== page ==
2005 versus 2015: Three Big Changes in the Coin Market

American coin collection has been popular since the mid-19th century; it’s one of the oldest pastimes in the United States. Even so, the hobby has seen some major changes in the past ten years. Thanks largely to technology and increased consumer education, the rare coin market is a very different place today versus a decade ago. We can boil the changes into three main categories:

  1. The internet has become the dominant means of trading coins. Even as recently as 2005, most numismatists added to their collections by attending coin shows, sitting through live auctions, responding to printed ads in trade publications, buying out of catalogs, etc. Today, fewer collectors are attending conventions or auctions in person. If they do make the trek to a coin show, it’s more often to “meet and greet.” Auctions are still a means of buying and selling coins, but participation comes mostly from internet bidders. Printed catalogs are rapidly being replaced with web sites—and collectors demand reliable, high-resolution images.
  2. Consumers are far better informed. Even ten years ago, the majority of numismatic information was stored in clunky reference books. Since then a number of organizations have endeavored to make coin information more accessible and user-friendly. Collectors can now look up mintages, estimate survival rates, population info (i.e. how many coins PCGS/NGC have certified) and pricing data with relative ease. The wealth of information has hurt unscrupulous dealers exploiting buyers with massive markups, but helped dealers operating on fair margins.
  3. Collectors care more about quality. The two major grading services, PCGS and NGC, are considered extremely consistent and trustworthy. With that being said, there will always be coins that are low-end or high-end for the grade. In an effort to recognize high-end coins that just missed the cut for the next grade, both PCGS and NGC now use a plus sign after the grade. An exceptionally nice MS64 that doesn’t quite qualify for MS65 can now be designated MS64+. Many “plus coins” trade for substantial premiums, demonstrating that collectors care about quality and are willing to pay for it. If a coin is worth $1000 in MS64 and $5000 in MS65, an MS64+ for $1500 is a great alternative for budget-minded collectors.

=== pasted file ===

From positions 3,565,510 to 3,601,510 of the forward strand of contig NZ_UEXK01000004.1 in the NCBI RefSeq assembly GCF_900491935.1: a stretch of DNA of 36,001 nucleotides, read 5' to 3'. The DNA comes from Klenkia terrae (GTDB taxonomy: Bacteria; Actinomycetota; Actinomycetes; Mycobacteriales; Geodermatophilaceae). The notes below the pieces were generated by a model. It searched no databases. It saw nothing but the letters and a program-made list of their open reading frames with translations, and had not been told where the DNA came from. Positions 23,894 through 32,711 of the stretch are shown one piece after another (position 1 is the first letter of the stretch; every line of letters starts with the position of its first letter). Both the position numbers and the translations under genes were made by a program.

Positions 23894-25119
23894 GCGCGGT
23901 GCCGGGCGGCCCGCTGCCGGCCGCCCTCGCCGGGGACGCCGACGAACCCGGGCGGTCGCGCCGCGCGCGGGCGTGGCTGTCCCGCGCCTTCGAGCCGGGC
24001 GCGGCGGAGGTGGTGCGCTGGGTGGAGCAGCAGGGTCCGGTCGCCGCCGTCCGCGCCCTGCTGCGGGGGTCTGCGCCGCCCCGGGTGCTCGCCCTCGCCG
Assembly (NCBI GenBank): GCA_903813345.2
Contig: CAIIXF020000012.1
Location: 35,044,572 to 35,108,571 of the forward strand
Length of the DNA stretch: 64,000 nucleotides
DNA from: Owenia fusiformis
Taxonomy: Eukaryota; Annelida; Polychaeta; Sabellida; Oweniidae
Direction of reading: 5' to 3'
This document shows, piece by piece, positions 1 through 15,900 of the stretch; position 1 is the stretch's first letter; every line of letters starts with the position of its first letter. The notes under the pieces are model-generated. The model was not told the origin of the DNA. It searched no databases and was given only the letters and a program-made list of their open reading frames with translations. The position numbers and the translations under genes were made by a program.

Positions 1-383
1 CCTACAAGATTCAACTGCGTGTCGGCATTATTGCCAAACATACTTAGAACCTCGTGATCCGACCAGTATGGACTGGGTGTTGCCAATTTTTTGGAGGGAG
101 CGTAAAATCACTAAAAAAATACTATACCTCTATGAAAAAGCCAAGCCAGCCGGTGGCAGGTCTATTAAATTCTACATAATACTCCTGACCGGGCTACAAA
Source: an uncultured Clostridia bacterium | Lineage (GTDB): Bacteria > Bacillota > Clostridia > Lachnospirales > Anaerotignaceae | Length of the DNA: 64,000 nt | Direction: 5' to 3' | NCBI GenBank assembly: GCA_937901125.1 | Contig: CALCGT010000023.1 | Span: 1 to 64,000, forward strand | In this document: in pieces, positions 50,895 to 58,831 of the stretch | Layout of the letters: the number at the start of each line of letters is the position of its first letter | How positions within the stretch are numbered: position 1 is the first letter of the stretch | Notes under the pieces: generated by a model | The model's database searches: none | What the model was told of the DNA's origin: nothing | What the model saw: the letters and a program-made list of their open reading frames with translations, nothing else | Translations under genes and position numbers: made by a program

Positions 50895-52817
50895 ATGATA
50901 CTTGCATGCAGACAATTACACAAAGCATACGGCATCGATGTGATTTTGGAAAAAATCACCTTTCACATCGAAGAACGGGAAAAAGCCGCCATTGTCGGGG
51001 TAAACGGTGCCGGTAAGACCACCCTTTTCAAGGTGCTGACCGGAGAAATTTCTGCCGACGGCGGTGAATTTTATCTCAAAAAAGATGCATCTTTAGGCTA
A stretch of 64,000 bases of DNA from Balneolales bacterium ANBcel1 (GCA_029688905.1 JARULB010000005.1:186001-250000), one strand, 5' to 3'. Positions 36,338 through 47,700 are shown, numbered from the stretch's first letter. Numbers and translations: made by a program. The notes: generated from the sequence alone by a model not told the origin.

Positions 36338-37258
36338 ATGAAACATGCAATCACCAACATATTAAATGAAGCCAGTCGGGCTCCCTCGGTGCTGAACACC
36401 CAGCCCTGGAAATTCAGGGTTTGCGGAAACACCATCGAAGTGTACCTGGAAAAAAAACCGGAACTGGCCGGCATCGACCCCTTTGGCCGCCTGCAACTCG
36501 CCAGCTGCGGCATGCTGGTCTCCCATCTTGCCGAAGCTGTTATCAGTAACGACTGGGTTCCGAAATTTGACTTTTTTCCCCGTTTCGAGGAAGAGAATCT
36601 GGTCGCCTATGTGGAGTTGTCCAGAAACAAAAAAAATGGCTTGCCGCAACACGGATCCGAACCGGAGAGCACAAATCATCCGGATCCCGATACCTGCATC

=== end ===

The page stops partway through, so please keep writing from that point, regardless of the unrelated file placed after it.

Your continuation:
In summary, today’s coin market is different from that of 2005—but in most ways a much better place for the collector. Armed with greater access to coins and numismatic information, today’s collectors are making more educated decisions. Dealers with archaic methods or unrealistic pricing have been hurt, but virtually all other market participants have benefited from this decade of change.

  • Posted on March 27, 2015
  • By TPM
  • Library

Sorry, you must be logged in to post a comment.


Though there is some debate among historians, Texans themselves generally cite 1836 as the year of Texas’ independence. In the early 1930s, large celebrations were planned...
The American Gold Eagle is one of the world’s most popular bullion coins. First introduced in 1986, it has become one of the most recognized and frequently traded forms of gold....
When the $20 “Saint” was first introduced in 1907, the United States Mint struggled to perfect the coin’s design. In its original form, the coin’s design was extremely...
The Morgan silver dollar, for a number of reasons, is arguably the most popular of all United States coins. For one, they are big, beautiful coins. Their substantial size and...